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cut strings and parse for images

Hi,

I used SGMLParser to parse all href's in a html file. Now I need to cut
some strings. For example:

http://www.example.com/dir/example.html

Now I like to cut the string, so that only domain and directory is
left over. Expected result:

http://www.example.com/dir/

I know how to do this in bash programming, but not in python. How could
this be done?

The next problem is not only to extract href's, but also images. A href
is easy:

<a href="install.php">Install</a>

But a image is a little harder:

<img class="bild" src="images/marine.jpg">

This is my current example code:

from sgmllib import SGMLParser

leach_url = "http://stargus.sourceforge.net/"

class URLLister(SGMLParser):
def reset(self):
SGMLParser.reset(self)
self.urls = []

def start_a(self, attrs):
href = [v for k, v in attrs if k=='href']
if href:
self.urls.extend(href)

if __name__ == "__main__":
import urllib
usock = urllib.urlopen(leach_url)
parser = URLLister()
parser.feed(usock.read())
parser.close()
usock.close()
for url in parser.urls:
print url
Perhaps you've some tips how to solve this problems?

regards
Andreas
Jul 18 '05 #1
5 1935
"Andreas Volz" <us**************@brachttal.net> wrote in message
news:20*********************@frodo.mittelerde...
Hi,

I used SGMLParser to parse all href's in a html file. Now I need to cut
some strings. For example:

http://www.example.com/dir/example.html

Now I like to cut the string, so that only domain and directory is
left over. Expected result:

http://www.example.com/dir/

I know how to do this in bash programming, but not in python. How could
this be done?

The next problem is not only to extract href's, but also images. A href
is easy:

<a href="install.php">Install</a>

But a image is a little harder:

<img class="bild" src="images/marine.jpg">


Check out the urlparse module (in std distribution). For images, you can
provide a default addressing scheme, so you can expand "images/marine.jpg"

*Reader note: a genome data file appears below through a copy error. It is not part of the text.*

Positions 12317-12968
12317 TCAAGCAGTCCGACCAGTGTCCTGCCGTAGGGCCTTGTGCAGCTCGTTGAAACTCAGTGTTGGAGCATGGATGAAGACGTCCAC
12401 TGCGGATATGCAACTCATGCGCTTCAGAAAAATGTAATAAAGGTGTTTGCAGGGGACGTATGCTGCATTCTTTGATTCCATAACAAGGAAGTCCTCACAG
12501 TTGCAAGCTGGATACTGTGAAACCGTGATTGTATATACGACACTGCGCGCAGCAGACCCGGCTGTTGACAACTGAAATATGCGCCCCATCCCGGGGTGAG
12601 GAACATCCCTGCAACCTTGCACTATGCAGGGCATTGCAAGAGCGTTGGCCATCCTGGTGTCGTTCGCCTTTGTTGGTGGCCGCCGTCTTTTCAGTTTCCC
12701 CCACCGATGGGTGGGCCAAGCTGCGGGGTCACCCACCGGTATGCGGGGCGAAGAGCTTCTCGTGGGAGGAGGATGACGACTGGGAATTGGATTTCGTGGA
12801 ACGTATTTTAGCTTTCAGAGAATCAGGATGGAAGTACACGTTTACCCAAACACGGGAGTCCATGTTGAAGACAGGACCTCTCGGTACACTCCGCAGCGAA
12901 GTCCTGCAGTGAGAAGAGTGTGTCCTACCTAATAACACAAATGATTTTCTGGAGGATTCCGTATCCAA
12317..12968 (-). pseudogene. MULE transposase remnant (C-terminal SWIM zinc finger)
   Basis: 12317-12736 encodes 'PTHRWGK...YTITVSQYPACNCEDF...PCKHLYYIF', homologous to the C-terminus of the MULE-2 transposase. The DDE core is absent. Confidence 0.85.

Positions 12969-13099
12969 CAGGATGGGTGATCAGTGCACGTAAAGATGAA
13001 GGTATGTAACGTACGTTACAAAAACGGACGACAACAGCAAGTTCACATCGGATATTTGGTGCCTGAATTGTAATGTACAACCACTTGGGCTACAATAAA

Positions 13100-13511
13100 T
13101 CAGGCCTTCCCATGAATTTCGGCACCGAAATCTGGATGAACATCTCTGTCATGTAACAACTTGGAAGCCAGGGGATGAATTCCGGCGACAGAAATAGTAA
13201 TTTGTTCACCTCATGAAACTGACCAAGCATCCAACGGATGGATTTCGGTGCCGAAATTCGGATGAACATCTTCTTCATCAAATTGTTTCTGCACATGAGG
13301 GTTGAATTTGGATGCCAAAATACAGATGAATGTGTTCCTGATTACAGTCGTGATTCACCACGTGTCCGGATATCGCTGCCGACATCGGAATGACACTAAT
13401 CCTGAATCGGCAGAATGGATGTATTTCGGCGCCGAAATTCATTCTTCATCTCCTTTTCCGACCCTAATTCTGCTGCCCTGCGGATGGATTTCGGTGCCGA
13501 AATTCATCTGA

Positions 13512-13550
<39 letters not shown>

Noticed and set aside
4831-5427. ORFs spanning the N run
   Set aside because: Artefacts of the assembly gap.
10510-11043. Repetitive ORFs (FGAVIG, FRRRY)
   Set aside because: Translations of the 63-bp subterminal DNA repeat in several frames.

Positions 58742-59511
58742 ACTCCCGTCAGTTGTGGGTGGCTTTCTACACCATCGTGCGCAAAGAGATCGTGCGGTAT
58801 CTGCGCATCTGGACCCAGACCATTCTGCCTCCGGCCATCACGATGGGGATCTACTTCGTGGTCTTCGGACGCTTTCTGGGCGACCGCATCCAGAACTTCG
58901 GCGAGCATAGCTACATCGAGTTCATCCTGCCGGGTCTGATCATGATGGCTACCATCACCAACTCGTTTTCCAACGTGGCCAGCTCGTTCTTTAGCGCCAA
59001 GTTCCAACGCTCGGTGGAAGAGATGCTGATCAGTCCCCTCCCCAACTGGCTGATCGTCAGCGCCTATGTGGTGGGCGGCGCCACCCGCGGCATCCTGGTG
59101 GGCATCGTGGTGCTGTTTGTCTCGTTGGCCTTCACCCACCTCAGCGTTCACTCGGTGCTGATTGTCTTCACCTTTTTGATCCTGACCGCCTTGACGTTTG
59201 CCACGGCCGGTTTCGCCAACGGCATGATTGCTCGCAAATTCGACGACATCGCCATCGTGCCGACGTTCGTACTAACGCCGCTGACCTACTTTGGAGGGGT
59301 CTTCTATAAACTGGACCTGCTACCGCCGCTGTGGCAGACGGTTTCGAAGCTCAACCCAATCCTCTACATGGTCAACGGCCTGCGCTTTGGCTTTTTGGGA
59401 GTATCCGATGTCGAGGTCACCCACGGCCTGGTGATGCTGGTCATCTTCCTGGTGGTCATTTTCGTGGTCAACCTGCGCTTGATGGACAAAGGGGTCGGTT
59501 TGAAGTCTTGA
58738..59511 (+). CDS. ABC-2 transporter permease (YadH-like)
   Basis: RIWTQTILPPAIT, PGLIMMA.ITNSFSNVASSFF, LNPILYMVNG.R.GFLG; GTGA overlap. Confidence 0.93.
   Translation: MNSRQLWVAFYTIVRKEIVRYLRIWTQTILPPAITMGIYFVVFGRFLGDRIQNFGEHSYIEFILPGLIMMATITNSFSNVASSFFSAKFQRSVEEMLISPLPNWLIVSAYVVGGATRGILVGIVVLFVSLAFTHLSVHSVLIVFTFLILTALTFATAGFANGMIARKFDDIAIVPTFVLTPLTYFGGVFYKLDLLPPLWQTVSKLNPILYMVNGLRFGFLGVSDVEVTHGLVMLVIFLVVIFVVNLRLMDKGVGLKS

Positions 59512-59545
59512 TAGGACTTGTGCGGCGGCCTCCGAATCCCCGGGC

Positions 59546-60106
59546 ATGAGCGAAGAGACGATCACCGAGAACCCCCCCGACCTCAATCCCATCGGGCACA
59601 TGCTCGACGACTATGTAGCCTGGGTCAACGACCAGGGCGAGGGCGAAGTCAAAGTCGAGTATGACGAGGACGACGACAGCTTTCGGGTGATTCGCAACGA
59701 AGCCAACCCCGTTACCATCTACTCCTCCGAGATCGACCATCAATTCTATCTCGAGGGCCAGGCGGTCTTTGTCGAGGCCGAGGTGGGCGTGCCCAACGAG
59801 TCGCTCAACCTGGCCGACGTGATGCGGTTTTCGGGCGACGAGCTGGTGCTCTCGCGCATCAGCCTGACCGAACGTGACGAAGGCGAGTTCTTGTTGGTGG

relative to the current location.

-- Paul
Jul 18 '05 #2
Andreas Volz wrote:
Hi,

I used SGMLParser to parse all href's in a html file. Now I need to cut
some strings. For example:

http://www.example.com/dir/example.html

Now I like to cut the string, so that only domain and directory is
left over. Expected result:

http://www.example.com/dir/

I know how to do this in bash programming, but not in python. How could
this be done?

The next problem is not only to extract href's, but also images. A href
is easy:

<a href="install.php">Install</a>

But a image is a little harder:

<img class="bild" src="images/marine.jpg">

This is my current example code:

from sgmllib import SGMLParser

leach_url = "http://stargus.sourceforge.net/"

class URLLister(SGMLParser):
def reset(self):
SGMLParser.reset(self)
self.urls = []

def start_a(self, attrs):
href = [v for k, v in attrs if k=='href']
if href:
self.urls.extend(href)

if __name__ == "__main__":
import urllib
usock = urllib.urlopen(leach_url)
parser = URLLister()
parser.feed(usock.read())
parser.close()
usock.close()
for url in parser.urls:
print url
Perhaps you've some tips how to solve this problems?

from sgmllib import SGMLParser

leach_url = "http://stargus.sourceforge.net/"

class URLLister(SGMLParser):

def reset(self):
SGMLParser.reset(self)
self.urls = []
self.images = []

def start_a(self, attrs):
href = [v for k, v in attrs if k=='href']
if href:
self.urls.extend(href)

def do_img(self, attrs):
"We assume each image *has* a src attribute."
for k, v in attrs:
if k == 'src':
self.images.append(v)
break
if __name__ == "__main__":
import urllib
usock = urllib.urlopen(leach_url)